A really excellent editor brings out the very best in your writing. Conversely, a bad editor can crush the life out of your work. By the way this gal zeroed in on the important aspects of the story and deftly picked out the weak spots, I’m thinking she could be one of the best editors I’ve worked with.
Not to mention that this is a very desirable press.
So, of course I’ll revise. It shouldn’t be too difficult. And when I wrote to say so, she replied that she’s delighted to hear it. All kinds of joy in Mudville.
The big question for me now is, do I set the new novel aside to do this, or work on both? I wrote a post for the FFP blog the other day, comparing writing a novel to raising a child. The new novel is just a toddler and requires a lot of daily attention. But now my teenager has her first big job opportunity. She needs new clothes, a haircut, pumps and hose! Kerry suggested that I give the toddler just enough attention to keep Child Protection Services off my back.
It’s an interesting problem, how to balance multiple works. When I started out writing, I wrote essays, usually in one sitting. I could hold the essay from beginning to end in my head and set it down on the screen. When I transitioned to longer works, I had to find a different way to see the story, because I couldn’t hold the whole thing in my head. At least, not in my conscious mind. I think I’ve gotten better at letting the entire story, including sequels, play out in my subconscious mind where I can look in on various scenes, to write them down. This requires a certain amount of immersion in the story for me.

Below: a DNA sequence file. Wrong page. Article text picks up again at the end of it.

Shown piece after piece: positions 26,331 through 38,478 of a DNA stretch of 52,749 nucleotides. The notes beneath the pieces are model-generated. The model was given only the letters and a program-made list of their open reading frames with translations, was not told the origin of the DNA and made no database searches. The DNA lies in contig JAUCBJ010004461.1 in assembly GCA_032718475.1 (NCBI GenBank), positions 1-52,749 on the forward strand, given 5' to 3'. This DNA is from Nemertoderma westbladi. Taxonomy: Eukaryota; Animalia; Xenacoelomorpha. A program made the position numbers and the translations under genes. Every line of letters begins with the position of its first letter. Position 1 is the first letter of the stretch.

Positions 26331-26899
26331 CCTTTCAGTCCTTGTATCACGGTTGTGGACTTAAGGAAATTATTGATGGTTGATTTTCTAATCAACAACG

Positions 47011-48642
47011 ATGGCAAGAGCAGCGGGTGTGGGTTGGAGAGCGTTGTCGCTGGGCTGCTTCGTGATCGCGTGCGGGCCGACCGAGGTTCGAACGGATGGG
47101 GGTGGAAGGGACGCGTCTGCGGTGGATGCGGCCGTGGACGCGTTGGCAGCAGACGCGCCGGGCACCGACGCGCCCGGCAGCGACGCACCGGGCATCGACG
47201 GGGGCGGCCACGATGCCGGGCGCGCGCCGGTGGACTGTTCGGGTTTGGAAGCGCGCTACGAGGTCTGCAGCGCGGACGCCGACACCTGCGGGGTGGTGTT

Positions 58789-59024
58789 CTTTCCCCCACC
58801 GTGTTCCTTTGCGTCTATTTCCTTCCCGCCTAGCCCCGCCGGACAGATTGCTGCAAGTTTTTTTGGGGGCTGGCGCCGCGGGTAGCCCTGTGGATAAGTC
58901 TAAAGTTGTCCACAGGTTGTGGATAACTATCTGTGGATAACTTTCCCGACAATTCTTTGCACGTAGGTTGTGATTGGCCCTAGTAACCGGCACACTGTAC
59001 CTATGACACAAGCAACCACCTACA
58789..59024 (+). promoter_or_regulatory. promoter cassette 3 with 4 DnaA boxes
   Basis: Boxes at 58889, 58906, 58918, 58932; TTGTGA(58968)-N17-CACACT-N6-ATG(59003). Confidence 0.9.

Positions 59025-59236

To move two stories forward at once feels like another level of challenge. I know a couple of people who do this. Some alternate days or weeks on particular projects. Writers with contracts are often saying how they had to set aside a manuscript at the best part because edits arrived from their editor on another project with a one-week deadline.
I might try doing both at once, just to see if I can.
Heck – there’s not much else to do in January, is there?
Okay, I know a lot of you out there have had way more than enough of the stuff, or have been drowning in rain, but we’ve had an unseasonably mild and dry winter so far. I’m a Colorado girl from way back and I like a little snow with my Christmas. We might even get heavy snow.
We’re snow-globe socked-in and I’m chortling with glee.